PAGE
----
Mamsell Bohmans fall: Nattlöperskor i 1700-talets Stockholm (2019)
"One summer day in Stockholm in 1747, the carpenter's daughter Lena Cajsa Bohman faces trial for disobedience to her father. Soon, she admits to more serious crimes. A tangle of trafficking of young women is revealed. It develops into a story of power and greed, of secret networks and trade with young women. The protocols reflects women's circumstances in a time when all extra-marital sexuality was forbidden and the word prostitution was not used.
In 18th century Stockholm, no distinction was made between prostitution and extramarital sexuality. All sexual intercourse outside of marriage was illegal for both women and men. Through the combination of a variety of material sources, from trial protocols to memoirs and hateful whore poems, we get a versatile picture of the commercial sexuality. The testimony of mamsell Bohman tells about how the trade was organized, who the profiteers, the women and the buying men were, where the trade took place and how women who provided sex för money were looked upon.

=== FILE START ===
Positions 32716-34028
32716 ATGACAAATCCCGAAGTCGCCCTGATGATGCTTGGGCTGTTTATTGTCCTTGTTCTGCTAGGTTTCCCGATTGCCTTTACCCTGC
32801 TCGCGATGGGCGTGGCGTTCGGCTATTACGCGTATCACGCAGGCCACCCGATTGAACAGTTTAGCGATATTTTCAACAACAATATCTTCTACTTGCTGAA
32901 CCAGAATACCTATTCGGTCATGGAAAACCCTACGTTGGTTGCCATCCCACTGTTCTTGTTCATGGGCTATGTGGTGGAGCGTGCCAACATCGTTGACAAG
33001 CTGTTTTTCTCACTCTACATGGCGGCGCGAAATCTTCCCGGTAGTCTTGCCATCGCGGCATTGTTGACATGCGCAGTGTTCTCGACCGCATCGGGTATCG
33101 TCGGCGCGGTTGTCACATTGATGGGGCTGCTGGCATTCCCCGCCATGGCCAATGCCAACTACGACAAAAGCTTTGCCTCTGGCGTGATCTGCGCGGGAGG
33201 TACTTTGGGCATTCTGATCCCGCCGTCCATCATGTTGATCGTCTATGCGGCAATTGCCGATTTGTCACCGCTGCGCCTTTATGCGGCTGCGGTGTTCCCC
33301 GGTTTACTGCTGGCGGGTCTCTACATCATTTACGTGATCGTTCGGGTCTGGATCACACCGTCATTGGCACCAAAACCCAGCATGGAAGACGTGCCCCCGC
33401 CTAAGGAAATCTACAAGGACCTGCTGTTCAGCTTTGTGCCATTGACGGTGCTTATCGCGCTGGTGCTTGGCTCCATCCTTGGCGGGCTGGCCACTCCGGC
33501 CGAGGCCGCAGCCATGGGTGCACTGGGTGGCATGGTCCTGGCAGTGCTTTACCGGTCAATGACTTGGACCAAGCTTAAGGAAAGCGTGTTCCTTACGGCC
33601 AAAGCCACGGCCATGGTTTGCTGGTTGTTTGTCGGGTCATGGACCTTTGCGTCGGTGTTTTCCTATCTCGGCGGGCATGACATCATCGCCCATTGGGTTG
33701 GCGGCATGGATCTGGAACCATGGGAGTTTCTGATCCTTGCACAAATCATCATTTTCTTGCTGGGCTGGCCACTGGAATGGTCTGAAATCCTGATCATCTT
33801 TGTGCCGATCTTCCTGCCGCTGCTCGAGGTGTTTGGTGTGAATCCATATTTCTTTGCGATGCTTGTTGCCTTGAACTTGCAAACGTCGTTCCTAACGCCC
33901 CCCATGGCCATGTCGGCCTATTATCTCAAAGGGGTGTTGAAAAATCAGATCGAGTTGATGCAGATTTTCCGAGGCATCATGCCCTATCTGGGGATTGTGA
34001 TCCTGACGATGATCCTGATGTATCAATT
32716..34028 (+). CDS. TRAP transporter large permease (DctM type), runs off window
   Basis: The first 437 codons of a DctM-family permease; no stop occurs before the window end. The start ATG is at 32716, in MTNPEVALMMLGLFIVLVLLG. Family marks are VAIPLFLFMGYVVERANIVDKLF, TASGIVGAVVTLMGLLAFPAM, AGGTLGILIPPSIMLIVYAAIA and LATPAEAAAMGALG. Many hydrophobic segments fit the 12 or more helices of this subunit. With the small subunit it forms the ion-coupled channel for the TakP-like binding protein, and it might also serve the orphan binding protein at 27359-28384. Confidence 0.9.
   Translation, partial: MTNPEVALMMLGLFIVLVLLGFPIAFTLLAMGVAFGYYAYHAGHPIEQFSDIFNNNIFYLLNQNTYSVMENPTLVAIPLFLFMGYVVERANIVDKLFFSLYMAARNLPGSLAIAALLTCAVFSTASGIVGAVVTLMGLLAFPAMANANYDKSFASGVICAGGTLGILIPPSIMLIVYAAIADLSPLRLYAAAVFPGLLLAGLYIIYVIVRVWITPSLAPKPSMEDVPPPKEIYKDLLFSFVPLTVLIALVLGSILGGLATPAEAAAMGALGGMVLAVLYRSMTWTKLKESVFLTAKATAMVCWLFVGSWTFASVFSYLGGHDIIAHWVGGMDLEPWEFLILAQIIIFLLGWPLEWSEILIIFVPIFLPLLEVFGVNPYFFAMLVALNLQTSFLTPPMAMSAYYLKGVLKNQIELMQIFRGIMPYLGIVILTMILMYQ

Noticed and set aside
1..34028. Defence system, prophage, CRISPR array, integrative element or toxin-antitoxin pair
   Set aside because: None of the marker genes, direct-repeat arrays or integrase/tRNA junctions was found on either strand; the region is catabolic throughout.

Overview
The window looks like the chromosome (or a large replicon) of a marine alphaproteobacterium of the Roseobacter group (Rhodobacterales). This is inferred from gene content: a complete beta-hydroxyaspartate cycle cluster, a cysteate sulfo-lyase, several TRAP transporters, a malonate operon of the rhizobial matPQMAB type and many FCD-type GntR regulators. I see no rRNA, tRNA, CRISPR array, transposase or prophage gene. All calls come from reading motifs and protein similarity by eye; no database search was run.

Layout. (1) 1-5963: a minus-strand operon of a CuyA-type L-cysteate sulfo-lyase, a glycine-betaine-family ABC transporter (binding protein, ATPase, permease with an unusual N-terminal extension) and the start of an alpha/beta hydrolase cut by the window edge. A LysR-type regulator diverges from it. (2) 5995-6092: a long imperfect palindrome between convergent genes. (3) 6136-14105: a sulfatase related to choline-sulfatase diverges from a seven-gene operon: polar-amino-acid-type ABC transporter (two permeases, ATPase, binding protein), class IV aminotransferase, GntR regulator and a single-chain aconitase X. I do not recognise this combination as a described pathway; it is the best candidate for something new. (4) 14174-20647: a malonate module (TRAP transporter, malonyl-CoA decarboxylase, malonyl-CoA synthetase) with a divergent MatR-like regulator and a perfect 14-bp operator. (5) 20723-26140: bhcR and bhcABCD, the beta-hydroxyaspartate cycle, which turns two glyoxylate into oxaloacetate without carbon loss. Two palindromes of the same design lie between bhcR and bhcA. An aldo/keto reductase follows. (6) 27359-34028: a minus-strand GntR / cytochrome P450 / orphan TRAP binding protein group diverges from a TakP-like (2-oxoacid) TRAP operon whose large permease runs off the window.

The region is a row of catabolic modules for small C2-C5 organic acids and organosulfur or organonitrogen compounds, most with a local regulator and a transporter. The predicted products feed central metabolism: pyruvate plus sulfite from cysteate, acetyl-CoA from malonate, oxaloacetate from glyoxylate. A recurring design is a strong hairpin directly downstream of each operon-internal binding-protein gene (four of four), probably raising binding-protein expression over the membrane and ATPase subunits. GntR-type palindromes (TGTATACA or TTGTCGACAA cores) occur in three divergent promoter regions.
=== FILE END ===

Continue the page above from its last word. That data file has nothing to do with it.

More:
The overall aim is to investigate how the whore stigma remains over centuries. The stigma is extremely adaptable and constantly accommodates to new cultural and social contexts, laws, values and established truths. It is intertwined with dominant notions of good and evil, of honor and contempt. During the 18th century, the whore stigma was not yet linked to payment for sex. It could affect all women, but was crossed by other hierarchical social orders. Despite a rigid legal stance and a strong social control, the boundaries were more permeable than they would later become. There was a striking discrepancy between law, jurisprudence and the verdict of the mob in 18th century Stockholm - a city where the bourgeois daughter Lena Cajsa was able to admit to relations with the notorious Lovisa von Plat and a number of illegitimate sexual relations, but escape punishment and marry into nobility."